For the four men sitting at the end of a bar in downtown Stuart, Florida — on the day commemorating the Rev. Martin Luther King Jr. — Monkey Monday was the term they used to express their contempt for the holiday. And, I surmise, for black people in general.
I overheard only snippets of their conversation. But the phrase Monkey Monday — repeated often, with great emphasis — was unmistakable.
Six days later, at the conclusion of an unforgettable week in U.S. history, I find myself trapped in a moment in time.
I’m sitting at a bar in downtown Stuart, 10 feet away from these four men, debating whether I should confront their racial insensitivities and flawed assumptions.
After a lengthy, contentious internal debate, I decide to say nothing.
The words of Edmund Burke have haunted me since.
"All that is necessary for the triumph of evil is that good men do nothing," Burke said.
I regret my silence.
Since the founding of our nation, the path to racial equality for people of color was blocked by a host of judicial mandates and legal prohibitions. The infamous Dred Scott decision, handed down by the U.S. Supreme Court in 1857, declared that all blacks — slave as well as free — were not and never could become citizens of the United States. Plessy vs. Ferguson in 1896 upheld the constitutionality of racial segregation.
The latter decision provided legal justification for hundreds of Jim Crow laws throughout the South that confined blacks to the back of buses and balconies in theaters, and prevented them from entering "Whites Only" establishments.
Over time, these unjust laws were overturned or repealed. But racial inequality persisted, nonetheless. Why? Because many decent people who saw the inequities and were offended did . . . nothing.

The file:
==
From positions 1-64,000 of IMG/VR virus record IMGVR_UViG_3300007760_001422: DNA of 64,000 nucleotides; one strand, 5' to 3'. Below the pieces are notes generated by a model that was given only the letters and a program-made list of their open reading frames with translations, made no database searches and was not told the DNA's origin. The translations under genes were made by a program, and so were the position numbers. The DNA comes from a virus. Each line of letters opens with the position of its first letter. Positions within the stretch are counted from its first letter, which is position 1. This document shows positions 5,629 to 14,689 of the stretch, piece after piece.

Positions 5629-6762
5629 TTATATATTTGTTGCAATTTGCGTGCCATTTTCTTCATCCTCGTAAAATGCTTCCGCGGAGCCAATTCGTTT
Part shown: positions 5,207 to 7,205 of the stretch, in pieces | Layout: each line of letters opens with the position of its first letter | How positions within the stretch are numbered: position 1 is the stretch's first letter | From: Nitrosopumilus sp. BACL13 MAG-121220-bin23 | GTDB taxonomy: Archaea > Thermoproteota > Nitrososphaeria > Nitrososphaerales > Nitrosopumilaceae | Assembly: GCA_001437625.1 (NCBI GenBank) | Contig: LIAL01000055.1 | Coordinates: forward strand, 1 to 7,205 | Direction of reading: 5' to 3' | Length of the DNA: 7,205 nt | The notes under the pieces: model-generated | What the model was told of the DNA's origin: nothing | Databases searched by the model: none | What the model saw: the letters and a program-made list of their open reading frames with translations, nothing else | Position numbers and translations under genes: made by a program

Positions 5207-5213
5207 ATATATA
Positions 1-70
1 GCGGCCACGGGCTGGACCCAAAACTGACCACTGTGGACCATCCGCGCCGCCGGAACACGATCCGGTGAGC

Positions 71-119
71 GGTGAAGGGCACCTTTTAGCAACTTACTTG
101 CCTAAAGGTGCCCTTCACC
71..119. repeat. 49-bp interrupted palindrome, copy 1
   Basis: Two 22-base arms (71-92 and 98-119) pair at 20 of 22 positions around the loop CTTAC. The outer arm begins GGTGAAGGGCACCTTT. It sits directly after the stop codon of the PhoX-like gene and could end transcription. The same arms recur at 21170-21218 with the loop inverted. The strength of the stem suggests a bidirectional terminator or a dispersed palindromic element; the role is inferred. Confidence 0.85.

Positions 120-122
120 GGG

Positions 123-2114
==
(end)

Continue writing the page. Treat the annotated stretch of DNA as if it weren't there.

Living in Mississippi for almost 10 years — as I did before moving to the Treasure Coast — gave me a whole new appreciation for the struggle of black Americans to achieve racial equality.
I learned firsthand the stories of Medgar Evers, Vernon Dahmer, James Meredith and others who, at great personal cost, took courageous steps to advance the rights of minorities. I sat in a courtroom in Hattiesburg, Miss., in 1998 and watched as a jury convicted former Ku Klux Klansman Sam Bowers for his role in Dahmer’s murder — 32 years after the crime was committed.
I consider myself highly informed on issues of race. But, as I learned that Monday, there’s a big difference between being informed and acting courageously.
Gaining information is easy. Acting with courage is hard.
Dr. Martin Luther King Jr. was many things: visionary, educated, articulate, charismatic, courageous. Yet 40 years after his death, there still are some who openly disdain King and his enormous contribution to the advancement of civil rights. They’d rather hurl racial slurs than honor an American hero.
Then there are others who know the truth but are unwilling to take a stand.
When you get right down to it, the two really aren’t that different.
(Rich Campbell writes for the Scripps Treasure Coast newspapers. E-mail rich.campbell(at)Scripps.com)